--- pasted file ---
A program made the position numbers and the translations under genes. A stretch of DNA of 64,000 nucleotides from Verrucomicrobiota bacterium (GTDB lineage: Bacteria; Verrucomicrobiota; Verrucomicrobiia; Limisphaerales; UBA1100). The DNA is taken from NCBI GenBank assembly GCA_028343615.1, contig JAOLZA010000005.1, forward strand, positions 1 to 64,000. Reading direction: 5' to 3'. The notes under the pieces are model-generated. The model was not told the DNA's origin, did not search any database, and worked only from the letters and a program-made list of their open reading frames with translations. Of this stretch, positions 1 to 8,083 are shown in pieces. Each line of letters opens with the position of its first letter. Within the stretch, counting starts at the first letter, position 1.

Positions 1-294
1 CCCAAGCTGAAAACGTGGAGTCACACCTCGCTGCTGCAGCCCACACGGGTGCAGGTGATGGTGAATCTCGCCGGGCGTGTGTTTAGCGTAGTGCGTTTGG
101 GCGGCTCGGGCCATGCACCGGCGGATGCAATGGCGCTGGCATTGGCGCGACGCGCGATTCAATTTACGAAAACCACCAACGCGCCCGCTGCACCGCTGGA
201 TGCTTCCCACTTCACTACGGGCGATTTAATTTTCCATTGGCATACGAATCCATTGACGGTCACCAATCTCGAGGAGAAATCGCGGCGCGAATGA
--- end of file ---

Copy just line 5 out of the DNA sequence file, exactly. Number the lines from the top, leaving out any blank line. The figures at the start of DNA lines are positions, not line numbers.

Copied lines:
201 TGCTTCCCACTTCACTACGGGCGATTTAATTTTCCATTGGCATACGAATCCATTGACGGTCACCAATCTCGAGGAGAAATCGCGGCGCGAATGA